The Newnan Times-Herald


Curry tells Democrats racism is foolishness

  • By Winston Skinner
  • |
  • Aug. 18, 2019 - 6:04 PM

Curry tells Democrats racism is foolishness

Winston Skinner / The Newnan Times-Herald

Legendary football coach Bill Curry, right, talks with Coweta County Commissioner Al Smith at the Atkinson Arnall Tribute Dinner. Curry was the keynote speaker for the annual event.

Racism is foolishness, and everyone needs to be respected and to offer their unique gifts to make the world a better place.

That was the message Coach William Alexander “Bill” Curry brought to the Atkinson-Arnall Tribute Dinner on Thursday evening at the Newnan Centre on Lower Fayetteville Road. Curry, 76, a former NFL player and college football coach, was the keynote speaker for the fundraiser sponsored by the Coweta County Democratic Party.

This year’s Atkinson-Arnall brought in 220 people – by far the largest ever at the annual event. The previous record was 150 people in 2017.

Curry was introduced by Coweta Democratic activist Dennis Thompson, who got to know Curry when they both played football for Coach Bill Badgett at College Park High School in the 1950s.

“What sets Bill apart is his heart. That’s the Bill I know,” Thompson said.

Curry peppered his remarks with humor and with sports stories from his high school days – when he was a chubby kid who got drafted by Badgett into the College Park High football program – through his years in the NFL. 

Curry played college ball at the Georgia Institute of Technology and then played for the Green Bay Packers, the Baltimore Colts, the Houston Oilers and the Los Angeles Rams before becoming a college coach at Georgia Tech, the University of Alabama, the University of Kentucky and Georgia State University.

“My job was to hike the ball and be run over slowly. What a privilege to be part of some of the greatest teams of all time,” Curry said. 

Curry also talked about the power of one encouraging friend. He named two in his sports life – Thompson when was in high school and Willie Davis during his early days at Green Bay.

Bill Badgett “was the most intimidating presence in the history of the world,” Curry said. “We had this incredibly nasty locker room. The CDC could have done cultures and done studies. In the midst of that horror, there was that one caring presence.”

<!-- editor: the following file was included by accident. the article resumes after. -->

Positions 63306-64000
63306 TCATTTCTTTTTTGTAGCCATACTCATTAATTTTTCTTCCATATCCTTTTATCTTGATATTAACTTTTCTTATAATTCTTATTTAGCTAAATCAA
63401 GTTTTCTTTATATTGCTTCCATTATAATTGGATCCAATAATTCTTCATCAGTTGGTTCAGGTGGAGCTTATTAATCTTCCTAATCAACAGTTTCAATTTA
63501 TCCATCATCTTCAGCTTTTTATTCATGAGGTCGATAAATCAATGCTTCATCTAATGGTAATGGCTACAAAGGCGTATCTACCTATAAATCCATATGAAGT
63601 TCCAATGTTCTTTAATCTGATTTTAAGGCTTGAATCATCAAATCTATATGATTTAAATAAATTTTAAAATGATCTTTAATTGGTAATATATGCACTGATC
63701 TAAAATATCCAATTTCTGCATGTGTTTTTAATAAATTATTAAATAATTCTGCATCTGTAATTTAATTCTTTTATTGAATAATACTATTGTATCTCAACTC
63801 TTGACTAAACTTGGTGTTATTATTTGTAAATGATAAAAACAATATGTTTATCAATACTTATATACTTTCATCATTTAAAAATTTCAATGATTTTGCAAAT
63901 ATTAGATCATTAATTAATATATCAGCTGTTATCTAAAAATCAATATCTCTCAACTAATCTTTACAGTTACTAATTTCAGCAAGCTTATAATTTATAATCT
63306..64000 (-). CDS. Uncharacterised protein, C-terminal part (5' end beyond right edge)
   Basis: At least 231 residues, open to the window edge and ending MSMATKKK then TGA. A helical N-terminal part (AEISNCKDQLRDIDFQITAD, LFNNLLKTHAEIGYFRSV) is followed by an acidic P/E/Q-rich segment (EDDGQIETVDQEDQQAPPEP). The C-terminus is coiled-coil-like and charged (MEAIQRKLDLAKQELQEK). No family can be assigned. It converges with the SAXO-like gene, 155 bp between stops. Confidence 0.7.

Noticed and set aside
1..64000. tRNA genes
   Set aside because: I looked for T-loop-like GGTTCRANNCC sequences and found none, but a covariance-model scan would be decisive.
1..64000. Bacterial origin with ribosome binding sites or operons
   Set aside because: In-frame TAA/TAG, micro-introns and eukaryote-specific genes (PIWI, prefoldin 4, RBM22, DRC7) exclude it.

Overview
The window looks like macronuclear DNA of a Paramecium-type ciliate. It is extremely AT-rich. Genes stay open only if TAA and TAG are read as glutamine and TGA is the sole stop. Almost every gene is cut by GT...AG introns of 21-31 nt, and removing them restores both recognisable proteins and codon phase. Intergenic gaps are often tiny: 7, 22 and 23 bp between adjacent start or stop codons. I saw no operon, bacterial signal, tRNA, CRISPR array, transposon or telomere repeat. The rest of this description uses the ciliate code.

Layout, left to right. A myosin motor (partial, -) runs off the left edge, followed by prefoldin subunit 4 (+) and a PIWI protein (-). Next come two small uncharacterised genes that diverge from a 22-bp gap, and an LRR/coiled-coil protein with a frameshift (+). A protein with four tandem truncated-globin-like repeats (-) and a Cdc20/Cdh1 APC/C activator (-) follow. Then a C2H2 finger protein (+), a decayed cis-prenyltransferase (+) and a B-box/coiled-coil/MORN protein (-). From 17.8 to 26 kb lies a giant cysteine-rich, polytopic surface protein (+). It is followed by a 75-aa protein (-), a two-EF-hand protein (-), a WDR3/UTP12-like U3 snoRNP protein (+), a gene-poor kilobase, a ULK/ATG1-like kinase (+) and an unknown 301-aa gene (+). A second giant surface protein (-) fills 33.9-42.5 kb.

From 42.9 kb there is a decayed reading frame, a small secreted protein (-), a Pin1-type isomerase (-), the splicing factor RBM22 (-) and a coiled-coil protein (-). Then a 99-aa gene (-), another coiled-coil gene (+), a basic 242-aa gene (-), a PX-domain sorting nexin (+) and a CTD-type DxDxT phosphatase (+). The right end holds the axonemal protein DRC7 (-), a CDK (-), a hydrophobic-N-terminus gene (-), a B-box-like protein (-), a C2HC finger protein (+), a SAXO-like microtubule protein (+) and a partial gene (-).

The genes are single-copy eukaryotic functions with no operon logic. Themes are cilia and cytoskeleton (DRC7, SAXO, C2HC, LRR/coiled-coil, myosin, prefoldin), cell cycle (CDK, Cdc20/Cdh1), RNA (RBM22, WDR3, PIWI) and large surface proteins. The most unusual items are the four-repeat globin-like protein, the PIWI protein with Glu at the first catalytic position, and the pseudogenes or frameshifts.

When Curry was discouraged and felt like quitting, Thompson was there with an encouraging word – and to help him get his jersey over his pads. 

Curry recalled his joining the Green Bay Packers at the height of the Civil Rights movement. He remembered the cooler temperatures – and some differences in social interactions from what he had known growing up in the Jim Crow South.

“I had never been in a huddle with a black person,” he said.

Coach Vince Lombardi set the standard for equality.

“He would not tolerate racism,” Curry said. While Lombardi’s stance encouraged team unity and cooperation, Curry it went beyond pragmatism.

“He didn’t do it for competitive reasons,” Curry said. “He did it because it was the right thing to do.”

Willie Davis was a massive black man who was a defensive end for the Packers. While playing football, Davis was also studying for his MBA at the University of Chicago.

“How is that for shattering racist stereotypes?”Curry asked.

Curry remembered Davis approaching him, saying he had seen Curry on the field and offering his support and encouragement.

“What did this great man do for the terrified white kid? He didn’t just help me get a bunch of Super Bowl rings. He transformed my life,” Curry said.

Football, Curry said, is a sport where every team member needs every other teammate to survive. Life – and politics – are also like that.

“Every one of us needs every one of us all day everyday,” he said. Along with that is a need to see and love people regardless of their skin color or background.

“I began to learn what is possible in a football environment,” Curry said. “You don’t ever forget the people who are by your side when there’s nothing in it for them.”

Curry recited James Patrick Kenney’s poem, “The Cold Within,” which ends with a group of stranded people dying as their campfire goes out – refusing to give a piece of wood because others around the fire were of a different race, religion or social class.

“What would happen if Dr. Martin Luther King had been seated at the dying fire? What would have happened if Nelson Mandela has been seated at the dying fire? What would have happened if Bart Starr had been seated at the dying fire? What would have happened if Mother Teresa had been seated at the dying fire?” Curry asked.

“Everybody would have lived. Everybody would have prospered,” he said. 

“We’ve lost our way. We all need to have the capacity to throw our resources onto the drying fire, no matter who it might benefit,” Curry said.

“We have stopped functioning as a team. We haven’t forgotten. It’s intentional,” Curry said. He spoke of efforts from the top level of government to divide Americans, rather than bring them together.

“Each of us is endowed with a greatness of spirit, to develop it and to give to something bigger than ourselves,” he said.

It is vital, Curry said, for Americans to transcend their weaknesses and hatreds, to go beyond the differences between people. “That’s when the spirit of greatness triumphs,” he said.

Curry had the crowd of 220 stand and join hands. He said when people transcend hatred together, the world changes – not arithmetically or even geometrically – but exponentially.

“It happens in an instant,” Curry said, “and you change the world.”